One year on. Or should I say one year in.
I worry that there seems to have been a sea-change in people’s attitudes over the last few days. It feels like it’s over. More and more people are getting their vaccines, the numbers are coming down, the sun is shining. We have the prospect of things starting to open up.
It isn’t over.
We are going to be wearing masks, sanitising our hands and keeping our distance from people for a long time to come. Or at least we should be.
There’s even talk of making 23rd March a Covid Memorial Day.
NO!! It’s too soon.
You start thinking about memorials when something is over, finished. Not when it’s barely started. It’s much, much too soon to be thinking about a memorial day. The first Remembrance Day was 1919, not 1915 – and 11th November was the end of the war, not the beginning. Wait until the last person has died of Covid, then we can start to think about a Memorial Day.
It’s just a year since that first lockdown started. Just four weeks, they said. Four weeks should do it. I wrote this exactly a year ago – Lockdown. I wonder how we would have felt if we’d known then that we would still be living with Covid a year later.
Because I work for a major DIY store, we were classed as key workers.
With two-thirds of the staff furloughed, and ‘only’ providing the Click and Collect service, jeez that was hard work. I honestly thought my feet would never recover.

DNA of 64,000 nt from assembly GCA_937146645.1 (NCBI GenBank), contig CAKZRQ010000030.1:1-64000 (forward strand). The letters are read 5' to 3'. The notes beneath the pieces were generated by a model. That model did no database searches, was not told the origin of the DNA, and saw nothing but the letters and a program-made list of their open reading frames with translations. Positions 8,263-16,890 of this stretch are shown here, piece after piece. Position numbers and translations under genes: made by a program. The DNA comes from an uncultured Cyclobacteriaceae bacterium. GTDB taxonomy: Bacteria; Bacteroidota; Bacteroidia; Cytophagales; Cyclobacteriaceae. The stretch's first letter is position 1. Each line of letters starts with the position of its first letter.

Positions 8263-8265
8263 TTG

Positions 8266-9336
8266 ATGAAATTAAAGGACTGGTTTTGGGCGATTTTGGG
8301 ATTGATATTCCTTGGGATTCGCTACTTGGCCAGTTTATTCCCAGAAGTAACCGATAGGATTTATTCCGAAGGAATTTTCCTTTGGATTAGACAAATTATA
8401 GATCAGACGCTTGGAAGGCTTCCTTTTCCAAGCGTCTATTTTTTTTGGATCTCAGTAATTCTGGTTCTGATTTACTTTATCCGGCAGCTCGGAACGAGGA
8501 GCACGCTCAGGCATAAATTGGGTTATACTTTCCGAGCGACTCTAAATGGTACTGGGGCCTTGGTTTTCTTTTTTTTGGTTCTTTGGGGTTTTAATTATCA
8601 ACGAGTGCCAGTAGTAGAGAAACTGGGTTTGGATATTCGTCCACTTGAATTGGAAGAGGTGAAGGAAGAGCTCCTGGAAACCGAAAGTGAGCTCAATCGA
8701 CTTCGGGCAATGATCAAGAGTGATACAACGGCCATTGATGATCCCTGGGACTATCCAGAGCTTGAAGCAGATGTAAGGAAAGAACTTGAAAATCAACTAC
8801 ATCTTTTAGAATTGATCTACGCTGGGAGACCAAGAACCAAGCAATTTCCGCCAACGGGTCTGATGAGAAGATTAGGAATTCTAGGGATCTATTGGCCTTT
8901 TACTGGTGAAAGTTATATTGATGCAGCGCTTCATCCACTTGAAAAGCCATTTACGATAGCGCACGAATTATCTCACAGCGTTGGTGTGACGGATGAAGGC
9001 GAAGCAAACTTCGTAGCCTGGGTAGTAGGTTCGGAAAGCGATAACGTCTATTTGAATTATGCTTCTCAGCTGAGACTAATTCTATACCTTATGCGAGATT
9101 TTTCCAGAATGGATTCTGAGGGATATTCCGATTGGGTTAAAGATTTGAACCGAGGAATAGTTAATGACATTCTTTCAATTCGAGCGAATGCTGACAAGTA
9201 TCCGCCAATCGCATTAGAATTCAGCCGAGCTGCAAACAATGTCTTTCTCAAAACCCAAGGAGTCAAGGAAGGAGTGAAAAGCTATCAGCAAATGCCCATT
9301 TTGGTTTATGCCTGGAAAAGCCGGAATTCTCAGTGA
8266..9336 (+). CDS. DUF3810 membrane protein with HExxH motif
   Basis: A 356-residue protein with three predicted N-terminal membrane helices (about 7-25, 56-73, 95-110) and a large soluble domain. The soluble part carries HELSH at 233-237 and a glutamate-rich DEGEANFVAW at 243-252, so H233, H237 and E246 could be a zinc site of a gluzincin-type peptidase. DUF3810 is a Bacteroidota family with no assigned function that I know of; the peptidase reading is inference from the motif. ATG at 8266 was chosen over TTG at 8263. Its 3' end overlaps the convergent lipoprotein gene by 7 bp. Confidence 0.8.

But it’s been a strange year in many ways. Strange because I think the pandemic has had less of an impact on me day-to-day than it’s had on most people.
I’ve still been working, which means I’ve still been with people. Socially distanced of course, but still out of the house and doing something.
Days off have been difficult, unable to get out and about or meet up with friends – but nothing compared to what some of those friends have been going through.
I volunteered to take part in clinical trials for a Covid vaccine back in November. The trial was meant to last for a year, but events overtook us and the Pfizer/Biontech and Oxford/AstraZeneca vaccines came on stream phenomenally quickly. When I got the call to go for my ‘normal’ vaccine, I was unblinded from the trial and told that I had in fact had the real thing back in November.
So all that time I’d been immune, without realising. Which is a very odd feeling.
Apart from having to cancel my holidays and not being able to meet up with friends or relatives for any sort of fun and games, Covid really hasn’t had that big of an impact on me.
It isn’t over.
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